Any project no matter how large or small can be broken down into different phases. If you build a house, the phases are foundation, framing, rough in, dry in, and trim out. Inspecting an aircraft calls for teardown, inspection, re-assembly, and operational tests. As l look at my build of Idle Hands I can see seven distinct phases:
2. Component Construction
6. Trim out
7. Sail the boat!
The first phase for me was a bunch of head scratching, beer drinking, internet surfing, and trying to sell the idea to my lovely wife. This I think is one of the most fun portions of any big project. As you surf the web and look through the appropriate magazine you have to ask yourself “can I do this?”, “does this match my intended use?”, and most importantly “what will the wife think?”. Being a male of the species, I am adept at convincing myself that I can, will, and should tackle any project I am fancying at the time. Whether it’s restoring a classic car, building an airplane, turning a box of random parts into a 1970 Honda CB750 motorcycle, I have no shortage of optimism that the project will be complete, on time, and on budget. In fact the more thought put into it the more I am convinced that not only can I take on the challenge but it would be silly for me not to. The female of the species is a little tougher to convince.
Cheryl is probably the best wife a man could ever have; we have been a two man crew for as long as we have been together. We have been through tough times and good times and she has never once complained about my wild ideas. I think I could walk in and tell her I bought an airplane in pieces and she would be good with it. That level of trust means I have to make sure I have her buy-in before I start spending money. Selling her the sailboat was a tough one though because my bride likes to go fast. She thinks fast, talks fast, walks fast, and runs fast; 13.1 miles in one hour and fifty-eight minutes fast. She will not own a motorcycle that will do 0-60 in more than 4 seconds or a car that takes longer than 7 seconds. That kind of fast doesn’t mesh well with a sailboat. Last year, in an effort to sway her my way, we went to the Jacksonville boat show to look at some trailer sailors. We had beautiful weather for the boat show and oyster jam and made out way through all of the trailored boats all the while I was talking her up on the merits of a trailorable sailboat. As we reached the marina side she saw the docked boats and asked if we could go look at them too. This is my suggestion to anyone trying to sell a small sailboat – do not show your wife a 35-foot Catalina unless you plan on buying a 40-foot Catalina. After touring through several brand new keel boats, that cute Compac looked like a bathtub with a sail. It took a while to recoupe from that mistake.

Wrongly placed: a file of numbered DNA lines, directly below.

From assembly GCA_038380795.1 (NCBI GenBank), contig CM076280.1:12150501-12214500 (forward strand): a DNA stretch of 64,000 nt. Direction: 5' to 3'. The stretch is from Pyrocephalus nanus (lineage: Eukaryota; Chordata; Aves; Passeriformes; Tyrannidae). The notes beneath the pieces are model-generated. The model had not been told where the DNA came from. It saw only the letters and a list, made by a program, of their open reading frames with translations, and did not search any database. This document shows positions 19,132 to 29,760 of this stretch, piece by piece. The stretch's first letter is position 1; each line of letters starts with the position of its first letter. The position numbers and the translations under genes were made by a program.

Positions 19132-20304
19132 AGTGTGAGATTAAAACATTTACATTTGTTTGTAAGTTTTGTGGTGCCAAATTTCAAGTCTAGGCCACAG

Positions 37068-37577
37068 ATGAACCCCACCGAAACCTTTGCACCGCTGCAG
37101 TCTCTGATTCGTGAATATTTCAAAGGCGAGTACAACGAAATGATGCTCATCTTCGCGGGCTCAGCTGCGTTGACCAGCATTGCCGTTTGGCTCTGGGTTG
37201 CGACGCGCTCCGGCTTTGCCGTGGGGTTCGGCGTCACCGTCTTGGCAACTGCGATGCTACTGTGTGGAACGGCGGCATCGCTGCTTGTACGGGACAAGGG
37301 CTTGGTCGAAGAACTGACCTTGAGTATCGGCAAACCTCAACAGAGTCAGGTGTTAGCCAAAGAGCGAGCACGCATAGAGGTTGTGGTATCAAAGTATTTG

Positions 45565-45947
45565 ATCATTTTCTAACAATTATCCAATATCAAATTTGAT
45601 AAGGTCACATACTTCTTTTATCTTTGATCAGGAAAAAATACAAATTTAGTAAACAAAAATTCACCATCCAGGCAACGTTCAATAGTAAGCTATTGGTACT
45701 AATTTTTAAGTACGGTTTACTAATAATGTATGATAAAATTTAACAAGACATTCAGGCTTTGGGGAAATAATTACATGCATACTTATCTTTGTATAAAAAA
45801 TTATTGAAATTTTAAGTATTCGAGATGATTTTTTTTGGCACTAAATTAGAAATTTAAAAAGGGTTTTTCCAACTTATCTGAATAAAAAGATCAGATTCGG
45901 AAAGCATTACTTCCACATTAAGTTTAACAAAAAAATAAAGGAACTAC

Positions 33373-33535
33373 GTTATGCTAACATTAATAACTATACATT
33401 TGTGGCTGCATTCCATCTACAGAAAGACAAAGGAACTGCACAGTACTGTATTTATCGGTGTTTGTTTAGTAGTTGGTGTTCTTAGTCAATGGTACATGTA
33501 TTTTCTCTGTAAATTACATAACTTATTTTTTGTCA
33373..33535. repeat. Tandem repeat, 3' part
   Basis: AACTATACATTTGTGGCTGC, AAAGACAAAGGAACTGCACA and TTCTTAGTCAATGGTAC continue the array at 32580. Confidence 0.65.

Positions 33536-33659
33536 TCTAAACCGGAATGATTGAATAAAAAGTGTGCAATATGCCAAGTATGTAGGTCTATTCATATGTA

I finally set the hook when I came across the plans for Frank Smoots Slingshot 19. The Slingshot has a lot going for it; it’s fast, shallow draft, inexpensive construction, and fast, did I mention that? Basically it was a big sail powered version of the kayaks that we paddle all around this area. I ordered the plans from Duckworks and began bulding the workbenches. When the plans arrived I used some scrap wood to draw out the frames so I could make a mockup of the Slingshot so I could see what we were getting into. After mocking up the boat and taking a good hard look at it Cheryl and I both realized that it just wasn’t the boat we needed. No matter how cool it was or how much I wanted to build it the fact was we needed a little more room to move around and store stuff.
Knocking the Slingshot off the list brought the second place boat up to the front. The Pathfinder was larger, more complicated, and more expensive. The only question Cheryl had is “can you do it?” On to phase 2.